Living in harmony with the Earth is a matter of simplicity
The recipe for living in harmony with the Earth is simple. We should reduce consumption and minimize our impact on the ecosystem. This is not easy to do in a culture of mass consumption.
We enjoy fast cars and air travel. We fill our large houses with manufactured goods. We have closets full of clothes, garages full of toys and an appetite for imported foods. We like comfort and pleasure.
Consumer culture is fun. Our economy is based upon the expectation of continued growth. New gadgets and gizmos create needs we didn’t know we had before. Marketing and promotion manufacture desires and leave us wanting more. It is hard to say no to consumption when everyone else is enjoying the goods of consumer society.
It is counter-cultural to talk about decreasing consumption. But simplicity has long been advocated by prophets and philosophers as a pathway to liberation. As an added bonus, a simple life is also good for the environment.
MARKETING AND PROMOTION MANUFACTURE DESIRES AND LEAVE US WANTING MORE.
IT IS HARD TO SAY NO TO CONSUMPTION
WHEN EVERYONE ELSE IS ENJOYING THE GOODS OF CONSUMER SOCIETY.
Thoreau and simplicity
In the American tradition, Henry David Thoreau is the great advocate of simplicity. Thoreau thought that enlightenment grew from simplification. He claimed that civilized people would “leave off eating animals.” He said, “water is the only drink for a wise man.” He thought that we often live like ants, our lives being “frittered away by details.” The solution is simplicity – a word that he repeated as a mantra in his book “Walden.”
It turns out that the vegetarian diet that Thoreau advocated is also environmentally friendly. Reduced meat consumption decreases the size of your carbon footprint. The same is true with regard to other exotic foods. Coffee, alcohol and imported foods have ecological costs.
Thoreau was not in favor of eating as a recreational activity. We eat more than we need to survive. Extravagant variety makes for delicious dining. But this is not healthy for us or for the planet. Obesity, diabetes and heart disease are problems, as well as climate change.
The solution is to realize that what’s good for the body is also what’s good for the planet and for society. Simple foods – raw and local fruits and vegetables – are nutritious. Vegetarian cuisine can be delicious – and fun.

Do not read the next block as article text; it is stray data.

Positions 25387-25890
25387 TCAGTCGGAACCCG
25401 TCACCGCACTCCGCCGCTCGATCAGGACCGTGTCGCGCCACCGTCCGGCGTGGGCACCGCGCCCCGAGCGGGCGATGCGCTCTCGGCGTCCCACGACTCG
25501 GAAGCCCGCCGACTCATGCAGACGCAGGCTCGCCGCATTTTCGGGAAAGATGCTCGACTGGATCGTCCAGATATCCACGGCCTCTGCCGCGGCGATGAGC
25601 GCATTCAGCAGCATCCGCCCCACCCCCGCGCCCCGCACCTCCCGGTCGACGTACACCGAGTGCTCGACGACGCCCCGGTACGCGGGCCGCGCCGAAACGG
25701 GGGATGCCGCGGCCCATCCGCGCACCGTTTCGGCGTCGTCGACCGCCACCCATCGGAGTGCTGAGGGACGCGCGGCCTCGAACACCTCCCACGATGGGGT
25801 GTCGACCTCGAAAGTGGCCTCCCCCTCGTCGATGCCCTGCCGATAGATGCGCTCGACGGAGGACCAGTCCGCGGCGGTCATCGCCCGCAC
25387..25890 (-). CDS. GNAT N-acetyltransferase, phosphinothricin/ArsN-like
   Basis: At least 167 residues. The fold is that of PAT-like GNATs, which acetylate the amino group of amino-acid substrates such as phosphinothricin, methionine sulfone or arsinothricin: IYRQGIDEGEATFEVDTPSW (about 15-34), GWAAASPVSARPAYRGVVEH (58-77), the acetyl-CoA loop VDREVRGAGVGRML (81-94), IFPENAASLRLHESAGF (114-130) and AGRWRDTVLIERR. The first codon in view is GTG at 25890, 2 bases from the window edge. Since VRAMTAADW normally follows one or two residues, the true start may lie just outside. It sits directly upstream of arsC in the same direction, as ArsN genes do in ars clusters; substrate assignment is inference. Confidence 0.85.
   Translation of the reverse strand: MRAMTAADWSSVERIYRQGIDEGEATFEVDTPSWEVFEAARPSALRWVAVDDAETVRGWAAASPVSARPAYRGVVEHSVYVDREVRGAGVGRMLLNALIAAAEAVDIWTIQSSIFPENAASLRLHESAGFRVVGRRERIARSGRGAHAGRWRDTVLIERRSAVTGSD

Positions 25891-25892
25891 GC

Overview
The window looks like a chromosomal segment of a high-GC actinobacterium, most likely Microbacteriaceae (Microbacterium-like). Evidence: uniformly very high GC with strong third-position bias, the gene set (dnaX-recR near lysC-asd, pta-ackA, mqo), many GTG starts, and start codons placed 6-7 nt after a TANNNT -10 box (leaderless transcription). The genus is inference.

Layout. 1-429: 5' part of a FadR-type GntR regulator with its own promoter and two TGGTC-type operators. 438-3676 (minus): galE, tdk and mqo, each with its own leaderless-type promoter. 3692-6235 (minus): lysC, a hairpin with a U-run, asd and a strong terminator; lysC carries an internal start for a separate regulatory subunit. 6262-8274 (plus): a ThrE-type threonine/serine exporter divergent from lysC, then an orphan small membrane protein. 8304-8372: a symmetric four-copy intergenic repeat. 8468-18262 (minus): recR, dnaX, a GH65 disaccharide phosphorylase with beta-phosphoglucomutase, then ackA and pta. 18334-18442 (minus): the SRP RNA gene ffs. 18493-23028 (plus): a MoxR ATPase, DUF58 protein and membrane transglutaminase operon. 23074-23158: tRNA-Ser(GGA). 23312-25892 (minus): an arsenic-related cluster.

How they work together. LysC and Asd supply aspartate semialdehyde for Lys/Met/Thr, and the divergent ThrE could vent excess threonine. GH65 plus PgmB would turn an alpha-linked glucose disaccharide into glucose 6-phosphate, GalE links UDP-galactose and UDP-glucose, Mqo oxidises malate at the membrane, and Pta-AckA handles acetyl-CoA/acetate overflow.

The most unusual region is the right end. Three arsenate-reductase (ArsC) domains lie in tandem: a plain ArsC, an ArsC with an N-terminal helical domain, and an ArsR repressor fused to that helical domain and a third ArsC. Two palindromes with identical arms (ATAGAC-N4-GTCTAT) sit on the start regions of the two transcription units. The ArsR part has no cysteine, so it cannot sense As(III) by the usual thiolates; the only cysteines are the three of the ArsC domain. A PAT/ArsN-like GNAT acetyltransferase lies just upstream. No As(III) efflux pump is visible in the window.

There is adventure in experimenting with the variety of meatless foods. Sharing with others can spice up our lives. Happy dining has less to do with what you eat than with who you eat it with.
Walking or biking
Another Earth-friendly step is to drive less. Driving is easier and often more convenient. But there is adventure in riding the bus, including an opportunity to have more intimate contact with people in your community.
A walk or bike ride is good for the heart and the mind. Walking and biking show you the the world from a different perspective and a different pace. Broaden your horizons by leaving your car at home.
We can also reduce our use of consumer goods. Big homes inspire us to fill them. Big-box stores encourage mass consumption. And big cars are perfectly constructed to carry all of that stuff back home.
A WALK OR BIKE RIDE IS GOOD FOR THE HEART AND THE MIND.
WALKING AND BIKING SHOW YOU THE THE WORLD FROM A DIFFERENT PERSPECTIVE AND A DIFFERENT PACE. BROADEN YOUR HORIZONS BY LEAVING YOUR CAR AT HOME.
But there are activities other than shopping that can provide satisfaction. Have a picnic or visit a park. Join a sports league. Participate with a political group. Or visit a library. You’ll make new friends, learn new things and see the world in a different way. You will also save money.
Consumer capitalism provides pleasure. But it does not produce lasting happiness or a good life. Technological innovation makes some things easier. But there are diminishing returns. Cars are great. But traffic soon becomes a problem. Email is great, until we experience inbox overload. Easy access to delicious food is wonderful. But obesity and diabetes are dangerous. And so it goes.
Inner peace and spiritual growth cannot be generated by external means. This is the common teaching of the world’s philosophical and religious traditions. Simplicity was taught by ancient Greek philosophers, Asian sages and Christian ascetics.
Our consumer culture is not sustainable in the long run. There will be 8.5 billion people on Earth by 2030. We can’t all live as mass consumers. But we would be happier if we would reduce consumption. And the Earth would benefit if we would learn to find satisfaction in simple things.